Client: Navy Manpower Analysis Center (NAVMAC)
Navy Enlisted Occupational Classification System (NEOCS) is the method the Navy uses to identify enlisted personnel skills and the requirements associated with these skills. The system forms the basis for actions taken concerning enlisted personnel planning, manpower management, accession, training, promotion, distribution, assignment, and mobilization. NEOCS consists of the Enlisted Rating Structure and the Navy Enlisted Classification (NEC) Structure.
Navy Officer Occupational Classification System (NOOCS) is the method the Navy uses to identify skills, education, training, experience and capabilities related to both officer personnel and manpower requirements. This system forms the basis for officer personnel planning, manpower management, accession, training, promotion, distribution, career development and mobilization. NOOCS consists of four major subsystems: the Designator/Grade structure, the Navy Officer Billet Classification (NOBC) structure, the Subspecialty (SSP) structure, and the Additional Qualification Designation (AQD) structure.
The scope of the project was to construct a SIMPROCESS model of the NEOCS and NOOCS process and provide a master re-engineering plan. The NEOCS and NOOCS process was defined as those activities that occur, once a proposed change has been identified and formally sent to NAVMAC for processing. Additionally, the model focused on NAVMAC actions. The specific processes, work time, and costs associated with non-NAVMAC activities were not included (e.g., the analysis steps performed by the NEOCS board were not documented, timed, or cost analyzed).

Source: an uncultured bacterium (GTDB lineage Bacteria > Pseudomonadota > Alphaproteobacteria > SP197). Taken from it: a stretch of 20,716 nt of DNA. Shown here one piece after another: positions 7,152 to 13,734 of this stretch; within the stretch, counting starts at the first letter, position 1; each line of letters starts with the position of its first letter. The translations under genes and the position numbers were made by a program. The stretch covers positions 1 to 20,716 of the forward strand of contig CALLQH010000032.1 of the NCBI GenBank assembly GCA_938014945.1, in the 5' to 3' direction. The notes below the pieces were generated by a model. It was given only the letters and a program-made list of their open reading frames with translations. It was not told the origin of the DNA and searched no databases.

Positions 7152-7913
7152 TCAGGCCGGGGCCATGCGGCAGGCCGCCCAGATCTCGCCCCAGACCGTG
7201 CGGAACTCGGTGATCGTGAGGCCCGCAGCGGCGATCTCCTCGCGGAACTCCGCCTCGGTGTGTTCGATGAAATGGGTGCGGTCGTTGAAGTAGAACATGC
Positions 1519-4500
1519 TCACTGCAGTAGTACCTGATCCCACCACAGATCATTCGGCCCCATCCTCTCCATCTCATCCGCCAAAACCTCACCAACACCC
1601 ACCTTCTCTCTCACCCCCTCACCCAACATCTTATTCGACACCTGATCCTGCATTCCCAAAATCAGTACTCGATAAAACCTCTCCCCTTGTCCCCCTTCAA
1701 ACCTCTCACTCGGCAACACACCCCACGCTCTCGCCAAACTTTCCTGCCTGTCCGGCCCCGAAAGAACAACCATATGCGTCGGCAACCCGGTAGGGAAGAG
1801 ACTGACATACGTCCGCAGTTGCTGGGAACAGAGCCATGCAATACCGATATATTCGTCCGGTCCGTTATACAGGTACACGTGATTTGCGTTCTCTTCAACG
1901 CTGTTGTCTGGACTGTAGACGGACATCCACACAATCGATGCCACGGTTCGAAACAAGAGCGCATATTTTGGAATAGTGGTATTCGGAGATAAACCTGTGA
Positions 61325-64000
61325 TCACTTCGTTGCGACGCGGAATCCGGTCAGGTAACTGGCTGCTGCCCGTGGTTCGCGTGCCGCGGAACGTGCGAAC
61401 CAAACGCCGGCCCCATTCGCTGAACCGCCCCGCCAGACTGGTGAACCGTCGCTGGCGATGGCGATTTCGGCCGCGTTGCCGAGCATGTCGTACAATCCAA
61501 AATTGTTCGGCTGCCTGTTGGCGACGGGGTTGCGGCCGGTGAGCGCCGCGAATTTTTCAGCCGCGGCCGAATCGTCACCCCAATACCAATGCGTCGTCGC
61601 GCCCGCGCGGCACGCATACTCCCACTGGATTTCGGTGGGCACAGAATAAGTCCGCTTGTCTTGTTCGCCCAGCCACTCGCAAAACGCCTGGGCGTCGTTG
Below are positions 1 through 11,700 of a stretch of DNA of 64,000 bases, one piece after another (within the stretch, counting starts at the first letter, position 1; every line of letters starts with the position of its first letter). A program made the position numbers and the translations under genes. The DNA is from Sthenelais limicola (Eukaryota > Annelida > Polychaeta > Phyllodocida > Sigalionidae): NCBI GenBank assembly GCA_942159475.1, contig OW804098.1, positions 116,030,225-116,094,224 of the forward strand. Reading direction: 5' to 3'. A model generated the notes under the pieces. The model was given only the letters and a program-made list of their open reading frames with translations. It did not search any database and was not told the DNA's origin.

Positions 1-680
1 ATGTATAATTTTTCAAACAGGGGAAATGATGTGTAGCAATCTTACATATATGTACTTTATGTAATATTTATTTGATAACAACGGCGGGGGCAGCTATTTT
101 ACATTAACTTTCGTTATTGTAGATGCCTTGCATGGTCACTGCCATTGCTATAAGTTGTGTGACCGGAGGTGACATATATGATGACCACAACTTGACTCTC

The CACI BPR team consisted of a project lead, one simulation analyst, a part time (on-site) analyst, and a customer liaison. SIMPROCESS was used to build the NEOCS/NOOCS “As-Is” and “What-If” simulation models.
CACI provided NAVMAC with an “As-Is” simulation model, 3 “What-If” simulation models, a final report, final briefing slides and presentation, tracking spreadsheet, and 2 resource matrices.
After completing the customer interviews and beginning the “As-Is” model construction, the current process’ faults became readily apparent. The requests were spending an inordinate amount of time in review, and sitting in “in-baskets.” The process was also full of many small and menial, but easily automated tasks. The team then developed three concept models to alleviate the current process faults. The first alternative aimed at streamlining the process through policy and/or procedural changes. The second alternative was based on the implementation of an internet workflow system. The third alternative was a combination of the previous two models integrating the benefits of both of the previous alternatives. The team then constructed three simulation models based on the implementation of the alternatives. Based on the results obtained from the three “What-If” simulation models the BPR team was able to recommend an alternative system for executing the NEOCS/NOOCS process. The chosen alternative was based on the combination model, specifically an internet workflow system that incorporated the policy and procedural changes. The model yielded significant quantitative improvements.